6. Fontainebleau Trail (Gautier, MS; 51.8 miles from Mobile)
Short in length fascinating nonetheless, the 1.1-mile Fontainebleau Trail at the Mississippi Sandhill Crane National Wildlife Refuge introduces hikers to a transitional Gulf habitat. Using both traditional dirt footpaths and boardwalks, the trail loops through bayhead swamps, pine savannah, and longleaf pine forest. You’ll also be treated to blooming wild orchids, pitcher plants, a salt marsh, and the serene banks of Davis Bayou.
7. Shepard State Park (Gautier, MS; 49.7 miles from Mobile)
Located at the convergence of the Pascagoula River with the Gulf of Mexico, the 395-acre Shepard State Park offers two nice hikes. The Scout Loop uses a traditional dirt footpath while the Palmetto Loop is a wide grassy path. Both offer salt marshes teeming with waterfowl and wildlife like egrets, ibises, raccoons, and whitetail deer, as well as a wide variety of plants and wildflowers like white-topped pitcher plants in the bogs.
8. Big Lagoon State Park (Pensacola, FL; 60 miles from Mobile)
One of the most picturesque hikes in the area is in Pensacola’s Big Lagoon State Park. The park is home to two main trails, the Sand Pine and Estuary Trails, that when joined create a 5-mile loop. The trails have fine white sand footing with a few boardwalks and bridges that loop around two scenic water features: Grand Lagoon and Long Pond. Wildflowers bloom gloriously in spring and early summer on the west side, with great blue heron almost posing for photos. On the east side, take a bird’s-eye view of the lagoon and the Gulf of Mexico from a three-story observation platform, and cool off from the day’s activities at the excellent beach.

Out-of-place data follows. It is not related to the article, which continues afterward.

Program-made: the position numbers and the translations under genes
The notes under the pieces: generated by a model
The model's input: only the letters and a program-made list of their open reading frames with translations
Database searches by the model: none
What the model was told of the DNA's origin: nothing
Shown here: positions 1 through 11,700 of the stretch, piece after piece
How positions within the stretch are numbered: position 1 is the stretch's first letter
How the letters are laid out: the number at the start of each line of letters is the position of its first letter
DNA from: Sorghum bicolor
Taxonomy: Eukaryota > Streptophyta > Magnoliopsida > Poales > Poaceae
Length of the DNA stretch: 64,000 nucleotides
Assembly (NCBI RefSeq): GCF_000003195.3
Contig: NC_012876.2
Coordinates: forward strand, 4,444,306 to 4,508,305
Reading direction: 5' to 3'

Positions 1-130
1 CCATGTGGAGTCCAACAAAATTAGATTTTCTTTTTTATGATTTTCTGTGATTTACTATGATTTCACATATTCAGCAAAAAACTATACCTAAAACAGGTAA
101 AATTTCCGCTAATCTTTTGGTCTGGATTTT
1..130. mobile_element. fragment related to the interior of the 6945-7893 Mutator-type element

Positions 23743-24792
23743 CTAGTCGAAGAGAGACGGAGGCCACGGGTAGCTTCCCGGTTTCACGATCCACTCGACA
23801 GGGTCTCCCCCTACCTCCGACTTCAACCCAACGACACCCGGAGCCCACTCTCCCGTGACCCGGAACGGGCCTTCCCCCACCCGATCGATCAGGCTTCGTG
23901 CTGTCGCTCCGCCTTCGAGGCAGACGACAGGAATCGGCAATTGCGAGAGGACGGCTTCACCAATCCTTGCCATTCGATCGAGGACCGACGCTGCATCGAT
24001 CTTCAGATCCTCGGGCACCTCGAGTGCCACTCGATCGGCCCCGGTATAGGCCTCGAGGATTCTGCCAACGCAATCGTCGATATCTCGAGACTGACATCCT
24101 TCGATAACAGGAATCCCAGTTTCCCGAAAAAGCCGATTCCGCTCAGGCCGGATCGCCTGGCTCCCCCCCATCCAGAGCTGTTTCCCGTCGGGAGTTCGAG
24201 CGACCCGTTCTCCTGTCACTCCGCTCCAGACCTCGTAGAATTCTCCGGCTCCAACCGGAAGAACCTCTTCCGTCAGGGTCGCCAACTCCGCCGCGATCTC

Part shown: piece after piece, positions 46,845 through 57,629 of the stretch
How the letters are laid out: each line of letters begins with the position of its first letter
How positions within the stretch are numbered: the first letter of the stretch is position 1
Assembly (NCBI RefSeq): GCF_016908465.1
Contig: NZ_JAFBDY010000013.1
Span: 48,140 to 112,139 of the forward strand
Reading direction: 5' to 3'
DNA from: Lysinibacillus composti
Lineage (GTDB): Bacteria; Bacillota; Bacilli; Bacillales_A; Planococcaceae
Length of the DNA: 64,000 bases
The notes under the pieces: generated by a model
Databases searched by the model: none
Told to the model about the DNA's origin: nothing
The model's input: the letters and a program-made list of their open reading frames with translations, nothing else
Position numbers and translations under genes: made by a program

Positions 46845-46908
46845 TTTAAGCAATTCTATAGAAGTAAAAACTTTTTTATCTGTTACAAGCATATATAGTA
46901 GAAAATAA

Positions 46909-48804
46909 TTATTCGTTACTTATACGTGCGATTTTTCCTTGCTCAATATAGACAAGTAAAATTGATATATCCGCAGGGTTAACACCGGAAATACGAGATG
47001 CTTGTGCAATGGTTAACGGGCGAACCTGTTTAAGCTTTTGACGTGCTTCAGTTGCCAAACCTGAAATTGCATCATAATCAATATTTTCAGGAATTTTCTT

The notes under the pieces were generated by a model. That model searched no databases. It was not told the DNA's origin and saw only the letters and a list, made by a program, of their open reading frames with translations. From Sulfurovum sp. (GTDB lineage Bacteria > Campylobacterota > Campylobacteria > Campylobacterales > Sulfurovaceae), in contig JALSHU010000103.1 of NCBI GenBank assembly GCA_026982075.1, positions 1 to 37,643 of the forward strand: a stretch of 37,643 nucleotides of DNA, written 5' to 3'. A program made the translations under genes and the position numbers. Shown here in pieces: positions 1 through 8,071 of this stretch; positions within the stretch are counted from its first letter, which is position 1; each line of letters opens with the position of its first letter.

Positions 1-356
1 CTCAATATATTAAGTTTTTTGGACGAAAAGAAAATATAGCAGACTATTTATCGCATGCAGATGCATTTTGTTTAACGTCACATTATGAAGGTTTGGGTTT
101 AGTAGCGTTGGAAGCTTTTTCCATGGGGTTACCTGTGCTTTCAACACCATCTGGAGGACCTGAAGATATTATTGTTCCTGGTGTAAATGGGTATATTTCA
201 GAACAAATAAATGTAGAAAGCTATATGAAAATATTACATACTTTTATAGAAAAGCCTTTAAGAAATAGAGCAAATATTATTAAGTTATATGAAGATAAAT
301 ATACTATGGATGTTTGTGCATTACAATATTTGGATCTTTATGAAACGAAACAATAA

9. Tarkiln Bayou Preserve State Park (Pensacola, FL; 57 miles from Mobile)
Tarkiln Bayou Preserve State Park in Pensacola is a plant-lover’s paradise, with more than 100 species of rare plants within its boundaries—including four endangered species of pitcher plants. The Tarkiln Bayou Trail is an easy, 0.5-mile trail with elevated boardwalks through a cypress forest that ends at the banks of the bayou. Then there is the 6.5-mile Perdido Bay Trail that parallels the banks of Perdido Bay, crossing several seepage streams and bogs. Keep in mind that this trail can be underwater after a good hard rain.
10. Fort Pickens/Florida Trail (Gulf Islands National Seashore; 74 miles from Mobile)
Ok, so the Fort Pickens/Florida Trail is just over the 60-mile limit, but it’s well worth driving the extra 10 miles to visit historic Fort Pickens. It’s the largest of four forts built to defend Pensacola immediately following the War of 1812 and was in use throughout World War II.
Instead of driving to the fort, opt to walk the beautiful 2.2-mile out-and-back hike. Start your trek at the ominous black-cement Battery Worth, a former World War II coastal battery. From here, hike along a sandy section of the orange-blazed Florida Trail through a wetland interspersed with bayous before arriving at the fort itself. The return trip takes you along the white beaches of Pensacola Bay. A bonus for visitors: Admission to the national seashore is good for a full week and includes entry to Pickens’ cross-bay sister, Fort Barrancas.